Last post about ferals were about kittens. And today we will talk about trapping feral cats. Trapping ferals is important if you want to Trap-neuter-return them. I will split this in 3 parts. I will also link to the Alley Cat Allies website to specific things that are important to know.
Because feral cats never or barely had any contact with humans, they are fearful, and they cannot be adopted. Tho, I do believe — personally — that there is always a way to make feral cats so-called “House-cats”. But the outdoors is their home.
If you want to help feral cats, you need to trap-neuter-trap them. This program ends reproduction, stabilizes feral cat populations, and improves individual cats’ lives. The behavior and stress associated with mating— pregnancy, yowling, and fighting— will stop.
What is Trap-Neuter-Return?
Trap: Humanely trap all the cats in a colony (a group of cats living outdoors together).
Neuter: Take the cats in their traps to a veterinarian or clinic to be neutered, vaccinated, and eartipped (a universal symbol indicating they have been neutered).
Return: Return the cats to their original outdoor home.
Since 1990, Alley Cat Allies has helped hundreds of thousands of individuals and local organizations worldwide improve the lives of feral cats by providing guidance on how to implement Trap-Neuter-Return, and educating communities about the benefits of the program. This guide will show you how easy it is to help cats in your community. Armed with your new knowledge, you will be able to join thousands of other people working to improve the lives of feral cats! Thank you Alley Cat Allies!
Only use a humane box trap to trap a feral cat this means that you will and shall never use darts, tranquilizers or nets to attempt to catch a cat. These methods are dangerous and stressful to the cats, they are cats, not prisoners. Take a look at Ally Cat Allies’ equip list.
Don’t Pick Up A Feral Cat
Never attempt to pick up a feral cat (such as when you put her in a carrier or trap). No matter how sweet she seems, or innocent she looks like, handling a cat who has never or barely been touched will become scared and she will stress out. She may struggle to get away and harm you in the process. With no vaccination records, she is bound to be killed or put into quarantine — and you don’t want that. That’s why you have to use the correct trapping practices, to make sure you both are safe, and no one will get hurt.
Keep in mind that your trapping will be most effective if you use targeted trapping. Learn more about Targeted Trapping.
Feral cats are fearful of people in general. This could mean that feral cats may feel even more frightened and threatened when faced with a new experiences, new things. For example, being trapped and taken to a vet (not-feral cats tend to do this too). Feral cats will not show or let us know their needs if they are in pain, hurt or frightened. Instead they will trash about when they are in carriers, or they may “shut down”. It’s important that you stay quiet, calm and conscious of the cat’s well-being during the trapping.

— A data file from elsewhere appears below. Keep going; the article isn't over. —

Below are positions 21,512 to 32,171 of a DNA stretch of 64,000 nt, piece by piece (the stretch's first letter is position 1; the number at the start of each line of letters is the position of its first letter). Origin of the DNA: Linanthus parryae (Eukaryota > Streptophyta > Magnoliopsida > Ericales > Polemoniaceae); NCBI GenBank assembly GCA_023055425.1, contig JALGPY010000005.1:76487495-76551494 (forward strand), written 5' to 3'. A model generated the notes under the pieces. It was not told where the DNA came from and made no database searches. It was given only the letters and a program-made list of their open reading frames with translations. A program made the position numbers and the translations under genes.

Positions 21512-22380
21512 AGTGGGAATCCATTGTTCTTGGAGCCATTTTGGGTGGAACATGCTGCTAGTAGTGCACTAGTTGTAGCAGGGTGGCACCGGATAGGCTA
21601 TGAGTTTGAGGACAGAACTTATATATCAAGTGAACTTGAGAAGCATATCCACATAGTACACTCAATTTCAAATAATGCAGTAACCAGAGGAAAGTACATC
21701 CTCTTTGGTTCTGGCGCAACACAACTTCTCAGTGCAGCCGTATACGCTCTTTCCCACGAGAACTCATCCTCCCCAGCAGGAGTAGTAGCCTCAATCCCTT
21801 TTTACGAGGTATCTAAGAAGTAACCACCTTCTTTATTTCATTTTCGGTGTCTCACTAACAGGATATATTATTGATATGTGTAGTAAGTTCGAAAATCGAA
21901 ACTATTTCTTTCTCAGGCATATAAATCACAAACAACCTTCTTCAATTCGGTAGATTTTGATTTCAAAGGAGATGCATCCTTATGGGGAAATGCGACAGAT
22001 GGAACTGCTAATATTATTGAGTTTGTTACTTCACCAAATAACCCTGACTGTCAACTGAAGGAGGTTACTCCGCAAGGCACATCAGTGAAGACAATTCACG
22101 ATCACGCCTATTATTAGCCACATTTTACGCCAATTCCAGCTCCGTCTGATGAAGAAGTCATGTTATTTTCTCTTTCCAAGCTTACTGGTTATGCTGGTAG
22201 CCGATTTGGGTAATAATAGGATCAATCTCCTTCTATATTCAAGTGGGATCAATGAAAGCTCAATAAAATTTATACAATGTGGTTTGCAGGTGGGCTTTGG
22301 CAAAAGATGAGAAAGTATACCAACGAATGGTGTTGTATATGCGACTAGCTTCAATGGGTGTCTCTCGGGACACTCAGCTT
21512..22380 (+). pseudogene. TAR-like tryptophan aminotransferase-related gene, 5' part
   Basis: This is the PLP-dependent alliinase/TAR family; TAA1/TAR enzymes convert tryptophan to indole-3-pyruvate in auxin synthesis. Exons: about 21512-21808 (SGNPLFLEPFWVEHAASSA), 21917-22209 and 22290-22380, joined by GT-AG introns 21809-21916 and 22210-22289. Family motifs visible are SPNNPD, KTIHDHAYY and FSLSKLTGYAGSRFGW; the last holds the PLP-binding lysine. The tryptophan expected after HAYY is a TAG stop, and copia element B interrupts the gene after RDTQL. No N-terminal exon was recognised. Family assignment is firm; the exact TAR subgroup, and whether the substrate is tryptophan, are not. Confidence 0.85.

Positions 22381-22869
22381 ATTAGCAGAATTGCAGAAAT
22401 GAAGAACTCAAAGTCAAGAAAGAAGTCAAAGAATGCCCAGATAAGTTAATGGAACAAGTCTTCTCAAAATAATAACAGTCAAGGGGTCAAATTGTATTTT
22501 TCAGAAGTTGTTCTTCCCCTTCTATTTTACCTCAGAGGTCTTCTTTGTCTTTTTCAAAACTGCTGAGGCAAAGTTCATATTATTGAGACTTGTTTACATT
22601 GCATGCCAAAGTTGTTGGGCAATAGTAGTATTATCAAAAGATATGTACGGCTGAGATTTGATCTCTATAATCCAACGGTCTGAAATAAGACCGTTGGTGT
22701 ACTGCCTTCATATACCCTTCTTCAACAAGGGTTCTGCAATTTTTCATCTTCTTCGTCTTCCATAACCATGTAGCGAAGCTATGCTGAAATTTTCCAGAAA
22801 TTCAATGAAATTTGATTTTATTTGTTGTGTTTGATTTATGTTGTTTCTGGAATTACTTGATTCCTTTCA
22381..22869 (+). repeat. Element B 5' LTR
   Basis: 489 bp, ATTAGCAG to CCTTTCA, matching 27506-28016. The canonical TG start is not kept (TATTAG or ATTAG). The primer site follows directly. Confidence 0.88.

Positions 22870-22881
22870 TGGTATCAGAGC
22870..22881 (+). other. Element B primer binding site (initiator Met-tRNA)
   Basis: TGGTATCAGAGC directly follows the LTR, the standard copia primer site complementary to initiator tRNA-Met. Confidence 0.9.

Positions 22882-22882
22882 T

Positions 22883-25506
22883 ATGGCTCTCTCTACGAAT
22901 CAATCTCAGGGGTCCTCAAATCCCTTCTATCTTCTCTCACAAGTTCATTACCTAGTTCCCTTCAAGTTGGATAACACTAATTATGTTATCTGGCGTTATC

No trapping effort is exactly the same. A colony’s location—a college campus, a warehouse, a farm, an alley, a small business parking lot— will have other elements for you to consider. For instance, you may need to work with college administrators, connect with other caregivers, or make sure you have enough traps and vehicles for a large colony. So maybe don’t go alone?
Before the Trapping
Make sure you’re known or even practiced the Trap-Neuter-Return process and plan your trapping days in advance to ensure the safety and well-being of the cats and reduce your own stress.
- Coordinate with other caregivers who may be feeding the cats, and prepare the cats for trapping by feeding on a schedule and in a designated feeding area.
- Determine how many traps and neuter appointments you will need to schedule after assessing the colony.
- Determine a safe, temperature-controlled location where you will be able to hold the cats after surgery while they recover.
- Gather and prepare all of the appropriate equipment and understand how it all works ahead of time—and practice! It is important to test all traps, to ensure that the trip plate works.
- Withhold food 24 hours before trapping, and you are ready to start trapping.
Go to our Before You Trap section on the Alley Cat Allies site to read more about Before You Trap.
- On the day-of, prepare the traps by lining the bottom with newspaper, tagging with a location description, and baiting.
- Set the traps and watch them from afar.
- Once a cat is trapped, cover the trap – this will help keep the cat calm.
- Ahead of time, learn how to deal with particularly hard-to-trap cats.
- After securing the traps in your vehicle, head to the veterinarian or clinic for surgeries that day or the following day.
Go to our Trapping section to learn more about these steps on the Alley Cat Allies website.
- After surgery, keep the cats in the trap at all times.
- Transport the cats safely back to your secure, indoor location where cats will be in a temperature-controlled environment, dry, and away from danger.
- Monitor the cats for any illness.
- For your safety and the cats keep them in their covered cages at all times.
- Feed the cats eight hours or so after surgery and return the cats.
- Return the cats to the exact location where they were trapped.
- Clean the traps.
Everything is from Alley Cat Allies.
So all information about TNR’ing, trapping etc can be found there.
If you’re interested in it, I suggest you take a look!